I’ve read some truly awesome books this year: new releases, recent discoveries and old favourites alike. So as December draws to a close, and before I generate that glorious blank slate which will become the list of books I read in 2011, here are my favourite 10 books of 2010, recorded in the order of their reading.
(Warning: from memory, all linked reviews contain spoilers.)
Thirteenth Child – Patricia C. Wrede
This book blew me away with its original mix of magic, family troubles, cultural upheaval and expansion in an alternate American west where steam dragons roam the wild, and where Eff, as a thirteenth child and natural magician, must struggle against superstition and ignorance in order to control her powers. I reviewed it here, and cannot wait for the next volume.
Liar – Justine Larbalestier
It’s actually impossible to review this book without spoiling it, which is what you get when the premise of an unreliable narrator is taken to its most skillful extreme. Trust me: however you try to categorise this book, you’ll be wrong. Just read it and find out why.
Guardian of the Dead – Karen Healey
A fast-paced, original novel that systematically addresses all the worst, most cliched tropes of the YA urban fantasy genre by replacing them with AWESOME. Magic based on the mythology of different cultures! A realistic heroine who is the exact polar opposite of Too Stupid To Live! Murder! Mystery! Shakespeare!
The Demon’s Lexicon – Sarah Rees Brennan
You know how in a lot of YA love triangle stories, it’s blatantly obvious who the third wheel is from the outset, and how the bad boys aren’t actually bad so much as wearing leather jackets and brooding on how best to express their love? Well, Sarah Rees Brennan sort of kicks all that bullshit hard in the dates while simultaneously writing a story that is sexy, fierce and gripping.
Poison Study – Maria V. Snyder
A fantastic exploration of why no culture is perfect, written around a unique premise and narrated by a singularly strong, compelling female lead. This is the book that rekindled my dormant love of epic, as opposed to urban, fantasy, and for that I am truly grateful. My review is here.
Cold Magic – Kate Elliott
A truly amazing novel, based on the most interesting alternate history premise I’ve ever encountered and fleshed out by the enviable worldbuilding skills of Kate Elliott. Great characters, a compelling plot, and an all-round antidote to the claim that steampunk is only ever about rich, white aristocrats in Victorian times. My long review is here.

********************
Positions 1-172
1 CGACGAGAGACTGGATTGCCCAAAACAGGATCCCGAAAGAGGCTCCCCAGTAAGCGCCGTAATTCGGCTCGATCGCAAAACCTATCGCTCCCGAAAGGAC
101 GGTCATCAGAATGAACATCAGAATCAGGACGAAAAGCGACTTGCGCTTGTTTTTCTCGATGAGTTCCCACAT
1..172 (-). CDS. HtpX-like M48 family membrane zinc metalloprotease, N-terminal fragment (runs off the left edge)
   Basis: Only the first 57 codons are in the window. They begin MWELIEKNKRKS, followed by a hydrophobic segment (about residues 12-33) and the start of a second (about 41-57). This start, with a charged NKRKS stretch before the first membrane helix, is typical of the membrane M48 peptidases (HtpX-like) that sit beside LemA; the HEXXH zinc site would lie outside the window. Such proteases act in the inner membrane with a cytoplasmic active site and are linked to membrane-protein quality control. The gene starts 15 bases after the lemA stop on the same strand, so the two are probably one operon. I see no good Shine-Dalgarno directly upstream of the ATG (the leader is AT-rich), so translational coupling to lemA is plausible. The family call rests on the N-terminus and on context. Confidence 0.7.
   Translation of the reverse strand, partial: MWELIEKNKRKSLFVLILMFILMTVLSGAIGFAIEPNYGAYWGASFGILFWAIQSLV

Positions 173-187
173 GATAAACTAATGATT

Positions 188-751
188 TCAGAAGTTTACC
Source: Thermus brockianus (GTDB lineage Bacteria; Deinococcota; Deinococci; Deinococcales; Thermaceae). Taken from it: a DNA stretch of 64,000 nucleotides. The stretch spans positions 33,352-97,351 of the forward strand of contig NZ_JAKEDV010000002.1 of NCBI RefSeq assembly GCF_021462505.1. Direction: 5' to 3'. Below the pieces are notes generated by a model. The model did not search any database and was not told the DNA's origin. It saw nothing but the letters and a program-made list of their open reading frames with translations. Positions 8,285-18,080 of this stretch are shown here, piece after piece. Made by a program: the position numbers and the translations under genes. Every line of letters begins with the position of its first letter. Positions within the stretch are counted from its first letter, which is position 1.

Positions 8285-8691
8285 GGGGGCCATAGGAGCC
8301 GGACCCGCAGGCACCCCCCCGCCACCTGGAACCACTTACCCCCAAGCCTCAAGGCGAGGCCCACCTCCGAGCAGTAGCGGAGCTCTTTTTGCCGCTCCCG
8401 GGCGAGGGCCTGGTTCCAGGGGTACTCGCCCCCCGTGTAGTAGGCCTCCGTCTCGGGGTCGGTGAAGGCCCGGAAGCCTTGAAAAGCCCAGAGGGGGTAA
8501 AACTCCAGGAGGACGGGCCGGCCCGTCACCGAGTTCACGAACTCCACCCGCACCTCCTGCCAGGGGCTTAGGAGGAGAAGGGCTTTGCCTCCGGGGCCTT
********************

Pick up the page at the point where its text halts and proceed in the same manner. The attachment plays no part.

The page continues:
Skinned – Robin Wasserman
An electric, confronting exploration of a classic cyberpunk scenario: what if a human mind were downloaded into a man-made body? Following in the footsteps of Motoko Kusanagi, Wasserman’s heroine Lia Khan lends an incredible narrative voice to a story that grips from the first page and never lets go.
White Cat – Holly Black
This book is so skilfully written, it’s only when trying to write a condensed summary that you realise just how much is packed into it. From the perils of living with a family of confidence tricksters and criminals to a unique alternate, modern-day Earth where illegal magic is wielded through the bare touch of skin on skin, White Cat is an extraordinary novel.
Shadow Queen/Shadow Bound – Deborah Kalin
I’m sort of cheating here, because these are two books, but events flow so smoothly between them that they read as a single offering. Deborah Kalin has managed the excruciatingly difficult task of writing a story which, despite the flawedness and bastardy of its characters, nonetheless remains grounded, human and deeply sympathetic. My review is here.
Fire – Kristin Cashore
A breathtaking exploration of romance, power, feminism and the morality of control set in a lush world of politics, betrayal and monsters. The sequel to Graceling, Fire cements Kristin Cashore’s place as a master writer of terrific characters, nuanced plots and the angelic devilry of ordinary people.
And now, bring on the awesome books of 2011!